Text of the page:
Tag Archives: Chapter Ten: Words & Wonder

Outfits from a New Era at the Biosphere (Part Five)

Howdy!

Part One is here, Part Two is here, Part Three is here, and Part Four is here.

Haute couture 2.0 by Mélissa Turgeon

Haute couture 2.0 by Mélissa Turgeon

Haute couture 2.0 my eye! A) Who uses a mouse with a wire these days anyhows? Haute couture 1.75. B) PS/2 connectors were beginning to be phased out 2001. Haute couture 1.50. C) Compaq hasn’t existed as a company since 2002. Haute couture 1.25. Web 2.0 was coined as a term in 2004. Haute couture 1.00. And I’m certain if I looked closer I could come up with at least four other mistakes with the name.

So how about we call this something more like Long Stringy Dress Made out of Colorful Wires? Or Non-Grass Grass Skirt for Quebecois Hula Dancing, or something like that? Instead of showing off a blissful ignorance of technology and technological terms.

Now that I’ve got that off my chest, we can take a closer look at the Non-Grass Grass Skirt for Quebecois Hula Dancing.

Detail from Non-Grass Grass Skirt for Quebecois Hula Dancing by Mélissa Turgeon

Detail from Non-Grass Grass Skirt for Quebecois Hula Dancing by Mélissa Turgeon

Overall I gotta give Ms. Turgeon some props. Despite not knowing how to name her dresses, the Non-Grass Grass Skirt for Quebecois Hula Dancing quite possibly best exemplifies the ideas and concepts behind Outfits from a New Era at the Biosphere. In that none of the materials used were new, and that what she uses as textiles truly has been salvaged from the scrap heap.

Personally I would have ditched the actual mice (mouses?) all they’re going to do is bruise someone’s ankles, and the biegeness of them definitely detracts from the extremely colorful nature of the rest of the dress. Maybe, perhaps, possibly they could have been used as ear flaps for the headgear. It wolod have also been nice to see what it looked like if all the wires were grouped together by color.

I’m not certain that it would have been “better.” But I still would like to be able to compare. I have a feeling that the sense of the material (ie making people more aware that it was made out of wires) would have come through slightly stronger. But then again, what do I know about making a Non-Grass Grass Skirt for Quebecois Hula Dancing?

Headgear for Non-Grass Grass Skirt for Quebecois Hula Dancing by Mélissa Turgeon

Headgear for Non-Grass Grass Skirt for Quebecois Hula Dancing by Mélissa Turgeon

Sort of flapper inspired (I’m not entirely certain that it would go with the Charlestea dress by By Maude Lapierre) for the next time she makes one, she should try to spell out some messages in the hat.

Caustic Swimsuit By Jennifer Bergeron

Caustic Swimsuit By Jennifer Bergeron

Now we’re coming into the homestretch. Caustic Swimsuit and a dress called Hit Parade. The Caustic Swimsuit is particularly intriguing, in that I am not entirely certain that there is anyone who could swim while wearing a 240 lb. swimsuit. Heck, even lying around the pool would be a chore! OK, maybe Iris Kyle could wear it without collapsing. But nonetheless, there’s something kinda cool in a bling-bling way about 1,200 batteries glued together.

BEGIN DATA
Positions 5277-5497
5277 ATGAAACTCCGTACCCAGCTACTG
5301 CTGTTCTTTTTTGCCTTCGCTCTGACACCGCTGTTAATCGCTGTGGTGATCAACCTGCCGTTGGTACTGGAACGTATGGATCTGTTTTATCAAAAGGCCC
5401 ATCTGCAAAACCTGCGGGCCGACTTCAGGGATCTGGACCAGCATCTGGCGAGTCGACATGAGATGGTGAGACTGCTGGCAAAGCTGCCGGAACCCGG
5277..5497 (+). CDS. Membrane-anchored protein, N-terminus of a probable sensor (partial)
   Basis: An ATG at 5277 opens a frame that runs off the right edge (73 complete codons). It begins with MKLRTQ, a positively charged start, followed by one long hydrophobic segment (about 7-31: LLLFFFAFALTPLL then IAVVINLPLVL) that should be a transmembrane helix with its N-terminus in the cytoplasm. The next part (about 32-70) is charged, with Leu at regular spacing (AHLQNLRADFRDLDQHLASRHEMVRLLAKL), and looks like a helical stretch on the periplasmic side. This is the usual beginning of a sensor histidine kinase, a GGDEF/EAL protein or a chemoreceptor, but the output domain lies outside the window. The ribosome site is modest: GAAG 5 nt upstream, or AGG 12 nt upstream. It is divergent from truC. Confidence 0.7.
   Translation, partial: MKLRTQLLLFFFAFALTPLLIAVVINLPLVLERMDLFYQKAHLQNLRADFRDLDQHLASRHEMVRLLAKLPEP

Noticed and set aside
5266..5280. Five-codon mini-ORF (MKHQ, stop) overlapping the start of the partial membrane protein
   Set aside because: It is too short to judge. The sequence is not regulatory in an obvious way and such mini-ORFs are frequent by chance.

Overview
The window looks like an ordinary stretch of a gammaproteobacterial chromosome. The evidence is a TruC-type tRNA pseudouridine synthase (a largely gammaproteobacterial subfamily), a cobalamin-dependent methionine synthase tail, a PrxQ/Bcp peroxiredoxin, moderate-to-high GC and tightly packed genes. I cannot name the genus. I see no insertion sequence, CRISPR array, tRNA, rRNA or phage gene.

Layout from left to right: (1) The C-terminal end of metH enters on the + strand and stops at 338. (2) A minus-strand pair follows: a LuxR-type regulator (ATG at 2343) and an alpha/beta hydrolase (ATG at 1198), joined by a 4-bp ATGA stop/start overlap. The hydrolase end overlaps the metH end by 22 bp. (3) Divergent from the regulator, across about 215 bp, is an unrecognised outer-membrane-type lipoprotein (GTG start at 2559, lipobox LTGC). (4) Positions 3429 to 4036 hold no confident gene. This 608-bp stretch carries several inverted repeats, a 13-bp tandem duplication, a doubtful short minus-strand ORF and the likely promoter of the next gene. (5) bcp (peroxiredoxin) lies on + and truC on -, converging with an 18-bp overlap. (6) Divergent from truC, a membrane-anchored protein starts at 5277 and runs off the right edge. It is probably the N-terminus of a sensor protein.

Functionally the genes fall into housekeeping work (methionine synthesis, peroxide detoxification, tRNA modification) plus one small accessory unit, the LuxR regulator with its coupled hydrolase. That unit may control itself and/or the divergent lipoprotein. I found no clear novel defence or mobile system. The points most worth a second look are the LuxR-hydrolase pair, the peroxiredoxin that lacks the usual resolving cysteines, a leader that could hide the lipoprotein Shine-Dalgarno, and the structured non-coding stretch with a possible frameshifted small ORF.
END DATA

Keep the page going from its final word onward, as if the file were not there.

But who has the sort of twisted mind to make a swimsuit that would drown you if you wore it into the water? Although perhaps Jennifer Bergeron was also trying to make some sort of statement on the state of the water in and around Montreal? You know, in a roundabout sort of way kind of tell you that the water is polluted.

Detail from Caustic Swimsuit By Jennifer Bergeron

Detail from Caustic Swimsuit By Jennifer Bergeron

And while you’re not going to get electrocuted from wearing a swimsuit made out of dead 1.5 volt batteries, putting them in water probably will make them corrode quicker and end up releasing some rather unsavory chemicals (although it should be noted it depends entirely on the type of battery. Alkaline batteries leak potassium hydroxide, while zinc–carbon batteries leak zinc oxide) it also should be noted that while potassium hydroxide is caustic, zinc oxide is not (or at least that’s what I think).

Like the Non-Grass Grass Skirt for Quebecois Hula Dancing, the Caustic Swimsuit is truly made out of post-consumer waste and lives up to the ideals and concepts of Outfits from a New Era. Which is all very nice, but it still is 240 lbs.!

Detail from Caustic Swimsuit By Jennifer Bergeron

Detail from Caustic Swimsuit By Jennifer Bergeron

Hit Parade By Valérie Bédard

Hit Parade By Valérie Bédard

The last of the 16 dresses is Hit Parade By Valérie Bédard. Made from video tape, audio tape, slides and 35 mm film it is another pretty good example of post consumer waste being put to better use than landfill.

Detail of Hit Parade By Valérie Bédard

Detail of Hit Parade By Valérie Bédard

Initially, because I wasn’t looking too closely, when I read that it was called Hit Parade i mistakenly thought that it had been made from LPs that had been melted down. But no siree bob! I was thoroughly and completely wrong. Made me realize that I needed to pay closer attention at all times.